The parol evidence rule applies where an agreement is recorded in writing and one of the parties proffers evidence to prove a term that is not contained in the writing or to explain or expand on a term in the writing. As noted several times before, particularly in Chapter 11, contemporary law includes in the concept of writing not just words written on paper, but also forms of recording by electronic or other means.
The parol evidence rule is closely intertwined with the process of interpretation. As you read this chapter, you will see many links to the discussion of interpretation in Chapter 10. The following general observations on the relationship between the parol evidence rule and interpretation should help to keep things straight.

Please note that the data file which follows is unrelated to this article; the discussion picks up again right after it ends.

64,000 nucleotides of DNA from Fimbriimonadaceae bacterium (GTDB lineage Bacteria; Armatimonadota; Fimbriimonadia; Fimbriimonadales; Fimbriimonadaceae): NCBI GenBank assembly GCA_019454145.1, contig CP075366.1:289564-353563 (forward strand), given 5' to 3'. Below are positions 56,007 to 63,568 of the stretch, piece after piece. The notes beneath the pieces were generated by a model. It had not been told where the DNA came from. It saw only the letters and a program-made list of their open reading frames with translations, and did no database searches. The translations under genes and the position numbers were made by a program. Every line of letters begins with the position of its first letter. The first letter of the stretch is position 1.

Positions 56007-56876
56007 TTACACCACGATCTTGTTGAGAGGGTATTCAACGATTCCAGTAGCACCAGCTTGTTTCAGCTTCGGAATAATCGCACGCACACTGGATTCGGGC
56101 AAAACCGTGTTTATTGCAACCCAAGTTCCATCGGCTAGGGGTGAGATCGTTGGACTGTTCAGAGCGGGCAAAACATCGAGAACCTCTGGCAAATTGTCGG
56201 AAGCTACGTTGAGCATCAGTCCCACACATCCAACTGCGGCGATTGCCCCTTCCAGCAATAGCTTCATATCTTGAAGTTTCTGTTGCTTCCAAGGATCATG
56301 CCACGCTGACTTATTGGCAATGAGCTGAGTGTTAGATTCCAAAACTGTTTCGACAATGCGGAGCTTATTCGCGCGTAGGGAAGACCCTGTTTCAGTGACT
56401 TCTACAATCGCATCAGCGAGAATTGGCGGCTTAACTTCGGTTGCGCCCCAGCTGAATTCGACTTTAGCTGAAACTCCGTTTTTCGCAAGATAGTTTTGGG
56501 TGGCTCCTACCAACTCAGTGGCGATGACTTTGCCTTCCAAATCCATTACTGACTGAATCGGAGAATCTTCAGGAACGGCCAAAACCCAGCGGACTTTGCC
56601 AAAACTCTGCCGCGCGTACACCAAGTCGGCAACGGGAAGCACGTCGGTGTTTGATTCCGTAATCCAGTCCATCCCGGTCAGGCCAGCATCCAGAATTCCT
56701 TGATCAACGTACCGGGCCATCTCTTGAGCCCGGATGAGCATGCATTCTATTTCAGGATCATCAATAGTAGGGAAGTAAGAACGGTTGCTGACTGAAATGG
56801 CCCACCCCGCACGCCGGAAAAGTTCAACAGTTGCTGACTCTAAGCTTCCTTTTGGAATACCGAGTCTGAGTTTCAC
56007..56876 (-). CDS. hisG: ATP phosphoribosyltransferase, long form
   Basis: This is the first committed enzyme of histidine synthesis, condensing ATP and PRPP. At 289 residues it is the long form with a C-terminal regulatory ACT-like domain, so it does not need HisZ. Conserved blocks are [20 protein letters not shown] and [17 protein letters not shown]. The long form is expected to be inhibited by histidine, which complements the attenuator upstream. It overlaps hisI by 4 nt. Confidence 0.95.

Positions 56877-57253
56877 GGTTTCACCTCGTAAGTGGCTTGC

Although there are some passing references to the parol evidence rule in Chapter 10, that chapter was concerned purely with the rules and principles governing the interpretation or construction of contracts to determine the parties’ reasonable meaning. The central point of Chapter 10 is that unless there is no evidence of context available, the meaning of language used in the contract is not usually determined purely by reference to the dictionary meaning of the words, but by reading the words in the entire context of the transaction. This context may include the discussions between the parties in forming the contract, their previous course of dealing in prior contracts of the same kind, trade usage, and their postformation course of performing the contract. Where the agreement has been recorded in writing, the parol evidence rule qualifies what was discussed in Chapter 10 by placing controls on recourse to this extrinsic evidence. In short, it restricts the extent to which some contextual evidence may be considered in deciding what the parties intended in entering the contract.